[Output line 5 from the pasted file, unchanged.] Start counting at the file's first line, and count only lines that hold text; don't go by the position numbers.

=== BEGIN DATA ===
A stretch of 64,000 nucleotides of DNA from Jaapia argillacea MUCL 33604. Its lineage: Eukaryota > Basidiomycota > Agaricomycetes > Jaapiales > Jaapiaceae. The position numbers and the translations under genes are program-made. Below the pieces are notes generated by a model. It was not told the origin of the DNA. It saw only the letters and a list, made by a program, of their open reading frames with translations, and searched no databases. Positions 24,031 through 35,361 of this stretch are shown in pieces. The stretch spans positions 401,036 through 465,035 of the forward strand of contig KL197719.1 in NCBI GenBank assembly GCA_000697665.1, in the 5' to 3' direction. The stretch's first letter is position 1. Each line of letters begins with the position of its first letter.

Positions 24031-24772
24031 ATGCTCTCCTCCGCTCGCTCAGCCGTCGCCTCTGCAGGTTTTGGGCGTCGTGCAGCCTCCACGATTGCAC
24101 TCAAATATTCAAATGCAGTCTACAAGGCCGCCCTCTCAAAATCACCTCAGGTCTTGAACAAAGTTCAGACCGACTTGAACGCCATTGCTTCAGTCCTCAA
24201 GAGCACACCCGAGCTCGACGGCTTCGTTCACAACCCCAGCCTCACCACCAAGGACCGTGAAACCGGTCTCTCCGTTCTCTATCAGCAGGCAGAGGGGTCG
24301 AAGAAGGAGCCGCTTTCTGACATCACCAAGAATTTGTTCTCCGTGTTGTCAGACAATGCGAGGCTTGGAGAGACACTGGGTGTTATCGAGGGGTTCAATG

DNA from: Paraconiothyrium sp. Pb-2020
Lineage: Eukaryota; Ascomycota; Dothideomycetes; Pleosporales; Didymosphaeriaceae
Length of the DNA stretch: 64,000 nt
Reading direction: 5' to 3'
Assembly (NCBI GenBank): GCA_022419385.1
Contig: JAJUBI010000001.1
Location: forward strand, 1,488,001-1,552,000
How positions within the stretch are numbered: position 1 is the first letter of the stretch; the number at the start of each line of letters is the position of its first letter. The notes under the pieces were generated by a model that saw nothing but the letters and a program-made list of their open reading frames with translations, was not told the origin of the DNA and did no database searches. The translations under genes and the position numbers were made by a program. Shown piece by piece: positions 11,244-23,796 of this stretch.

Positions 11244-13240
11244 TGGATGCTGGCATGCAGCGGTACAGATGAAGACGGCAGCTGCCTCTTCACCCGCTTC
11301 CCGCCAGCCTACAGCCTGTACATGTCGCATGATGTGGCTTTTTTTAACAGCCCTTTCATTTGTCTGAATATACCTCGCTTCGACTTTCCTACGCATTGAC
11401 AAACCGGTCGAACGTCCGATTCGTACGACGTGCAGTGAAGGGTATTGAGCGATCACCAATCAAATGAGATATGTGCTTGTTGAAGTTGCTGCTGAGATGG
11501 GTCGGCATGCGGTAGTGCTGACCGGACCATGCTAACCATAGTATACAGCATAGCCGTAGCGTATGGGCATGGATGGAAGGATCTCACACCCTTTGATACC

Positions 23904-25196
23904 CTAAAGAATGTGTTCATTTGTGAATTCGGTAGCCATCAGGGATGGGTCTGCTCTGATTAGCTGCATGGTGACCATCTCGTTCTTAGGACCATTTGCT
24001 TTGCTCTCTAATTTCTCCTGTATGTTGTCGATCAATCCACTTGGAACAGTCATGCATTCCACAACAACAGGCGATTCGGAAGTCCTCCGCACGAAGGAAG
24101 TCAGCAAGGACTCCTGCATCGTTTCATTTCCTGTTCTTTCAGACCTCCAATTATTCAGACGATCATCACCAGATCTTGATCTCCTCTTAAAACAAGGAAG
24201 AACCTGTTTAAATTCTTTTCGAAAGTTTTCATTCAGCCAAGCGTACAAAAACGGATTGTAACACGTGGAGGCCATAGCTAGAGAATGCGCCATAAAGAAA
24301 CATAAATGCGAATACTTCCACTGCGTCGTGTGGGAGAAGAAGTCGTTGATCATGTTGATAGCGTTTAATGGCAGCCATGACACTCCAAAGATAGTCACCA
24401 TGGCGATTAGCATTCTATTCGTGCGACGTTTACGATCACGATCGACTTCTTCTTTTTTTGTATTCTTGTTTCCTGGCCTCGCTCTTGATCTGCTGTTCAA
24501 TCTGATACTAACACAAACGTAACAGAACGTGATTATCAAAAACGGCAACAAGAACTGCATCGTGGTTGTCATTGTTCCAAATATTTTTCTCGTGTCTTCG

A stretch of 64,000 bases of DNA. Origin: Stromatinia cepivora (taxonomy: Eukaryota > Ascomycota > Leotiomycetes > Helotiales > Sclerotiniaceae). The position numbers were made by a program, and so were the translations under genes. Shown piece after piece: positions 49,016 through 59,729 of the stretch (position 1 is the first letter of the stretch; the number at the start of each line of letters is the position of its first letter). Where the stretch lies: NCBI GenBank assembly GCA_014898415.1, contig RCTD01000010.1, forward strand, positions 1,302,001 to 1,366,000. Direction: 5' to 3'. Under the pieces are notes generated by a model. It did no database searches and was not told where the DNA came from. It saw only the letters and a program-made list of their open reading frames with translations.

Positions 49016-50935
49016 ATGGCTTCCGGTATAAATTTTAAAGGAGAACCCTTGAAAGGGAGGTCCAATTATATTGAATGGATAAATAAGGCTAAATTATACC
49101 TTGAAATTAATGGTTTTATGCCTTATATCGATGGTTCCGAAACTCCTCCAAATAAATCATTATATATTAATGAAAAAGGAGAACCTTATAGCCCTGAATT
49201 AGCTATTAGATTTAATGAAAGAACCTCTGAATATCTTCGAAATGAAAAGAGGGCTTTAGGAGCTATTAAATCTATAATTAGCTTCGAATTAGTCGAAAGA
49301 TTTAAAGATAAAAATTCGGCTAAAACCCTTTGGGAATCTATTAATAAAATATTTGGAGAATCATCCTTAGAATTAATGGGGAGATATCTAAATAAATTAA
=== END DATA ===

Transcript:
24201 GAGCACACCCGAGCTCGACGGCTTCGTTCACAACCCCAGCCTCACCACCAAGGACCGTGAAACCGGTCTCTCCGTTCTCTATCAGCAGGCAGAGGGGTCG